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Cardiac arrest


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Cardiac arrest is the term used to describe any sudden cessation of the heart, characterized by absence of pulse and breathing. Cardiac arrest may be the result of severe heart attack, anaphylactic shock (see p.450), electric shock, poisoning (including drug overdose), hypothermia or suffocation.

During cardiac arrest, the brain and heart muscle are completely starved of oxygen, a state that can be tolerated for only a few minutes before permanent damage results. It is vital, therefore, that resuscitation procedures are instigated immediately.

Cardiac Arrest Resuscitation

Resuscitation is the emergency action required when there is sustained interruption of the oxygen supply to the brain. In order that this vital oxygen supply may be restored, three vital conditions must be met:

A. The airway must be clear in order to permit oxygen-rich air to enter the lungs.

B. There must be adequate breathing taking place in order that the oxygen can enter the bloodstream.

C. The blood must be pumped around the body providing effective circulation to the brain and all body tissues.

When presented with an unconscious casualty, it is important to assess his or her condition quickly before attempting resuscitation. It is therefore important to ask the following questions:

1. Is the casualty unconscious with no evidence of pulse or breathing? If so, dial 999 for an ambulance and carry out artificial ventilation and chest compression until the ambulance arrives.

2. Is the casualty unconscious and not breathing but with the pulse still present? If so, give 10 breaths of artificial ventilation and dial 999 for an ambulance. Continue artificial ventilation until the ambulance arrives or spontaneous breathing is resumed. Check the pulse frequently.

3. Is the casualty unconscious but breathing with pulse present? If so, treat any obvious injuries, dial 999 for an ambulance and place the casualty in the recovery position.

A Open the Airway

1. Remove any visible obstructions from the mouth.

2. Placing two fingers under the casualty's chin, gently raise the jaw. Simultaneously, tilt the casualty's head well back by applying gentle pressure to the forehead with your other hand. Sometimes the airway may be blocked by the tongue as a result of loss of muscular control during unconsciousness, and this man oeuvre will lift the tongue clear.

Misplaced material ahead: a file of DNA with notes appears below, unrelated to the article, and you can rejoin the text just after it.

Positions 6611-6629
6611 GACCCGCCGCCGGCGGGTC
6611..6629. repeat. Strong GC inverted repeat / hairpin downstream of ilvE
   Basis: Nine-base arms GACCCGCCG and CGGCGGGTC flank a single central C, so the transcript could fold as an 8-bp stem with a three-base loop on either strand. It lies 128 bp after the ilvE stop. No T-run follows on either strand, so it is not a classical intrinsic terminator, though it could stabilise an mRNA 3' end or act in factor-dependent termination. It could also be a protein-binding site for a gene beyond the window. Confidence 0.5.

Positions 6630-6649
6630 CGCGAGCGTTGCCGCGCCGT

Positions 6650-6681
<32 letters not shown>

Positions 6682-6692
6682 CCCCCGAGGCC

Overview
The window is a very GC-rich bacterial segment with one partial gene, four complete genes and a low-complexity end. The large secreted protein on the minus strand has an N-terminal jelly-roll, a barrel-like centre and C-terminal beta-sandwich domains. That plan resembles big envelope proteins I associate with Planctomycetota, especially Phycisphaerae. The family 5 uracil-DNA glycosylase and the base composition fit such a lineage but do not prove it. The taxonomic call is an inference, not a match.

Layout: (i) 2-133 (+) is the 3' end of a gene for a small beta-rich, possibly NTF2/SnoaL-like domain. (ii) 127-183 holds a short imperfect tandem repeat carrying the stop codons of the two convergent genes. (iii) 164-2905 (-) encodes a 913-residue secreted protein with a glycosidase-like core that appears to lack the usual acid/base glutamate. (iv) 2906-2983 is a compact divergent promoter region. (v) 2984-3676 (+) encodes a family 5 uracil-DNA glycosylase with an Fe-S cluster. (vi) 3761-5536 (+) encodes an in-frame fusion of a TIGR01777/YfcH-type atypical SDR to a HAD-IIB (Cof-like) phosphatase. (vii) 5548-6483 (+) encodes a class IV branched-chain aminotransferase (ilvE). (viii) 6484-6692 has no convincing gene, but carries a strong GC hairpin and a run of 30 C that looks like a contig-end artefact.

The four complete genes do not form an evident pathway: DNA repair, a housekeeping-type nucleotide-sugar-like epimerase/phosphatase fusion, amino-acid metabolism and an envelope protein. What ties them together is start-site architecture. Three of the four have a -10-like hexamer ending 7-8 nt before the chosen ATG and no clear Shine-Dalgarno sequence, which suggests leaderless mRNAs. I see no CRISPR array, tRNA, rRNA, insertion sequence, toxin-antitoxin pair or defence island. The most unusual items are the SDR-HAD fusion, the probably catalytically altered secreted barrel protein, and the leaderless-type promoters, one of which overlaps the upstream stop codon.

B Check for Breathing

Place your face close to the casualty's mouth and listen and feel for breathing for a full ten seconds. At the same time look along the chest and the abdomen for signs of movement.

C Check the circulation

If the heart is not beating adequately, there will be an absence of movement and breathing and the casualty may have an abnormal color. Check the casualty's condition for ten seconds before commencing resuscitation.

Mouth to mouth or artificial ventilation

If the casualty is not breathing then breathing the exhaled air from your lungs into his or hers may keep them adequately ventilated until help arrives.

  • Place the casualty flat on the back and ensure the airway is open. Remove any obvious obstructions from the mouth. (Broken or loose dentures should be removed, but well fitting dentures should remain in place).
  • Pinch the casualty's nose “between” the index finger and thumb. Take a deep breath then form a seal around the casualty's mouth with your lips.
  • Blow steadily into the mouth until the chest rises. Each full inflation should take about two seconds.
    Remove your lips from the casualty's and allow the chest to 'exhale', or fall, fully before giving a subsequent breath.

If the chest fails to rise

  • Check that the head is tilted back correctly.
  • Ensure that your lips are forming a proper seal around the casualty's mouth.
  • Check that air is not escaping from the nostrils.
  • Check that the airway is not blocked by vomit or blood. If an airway obstruction is suspected then finger sweeps may be performed on an adult. Keep the casualty's head tilted back and sweep your finger round the mouth and hook out any obstruction but do not extend the fingers into the casualty's throat. (This man oeuvre is not suitable for children).
  • The first aider should administer a further three breaths and check the casualty again. If this is not effective and no one else is available to call an ambulance then give ventilation for a full minute before going to contact medical help.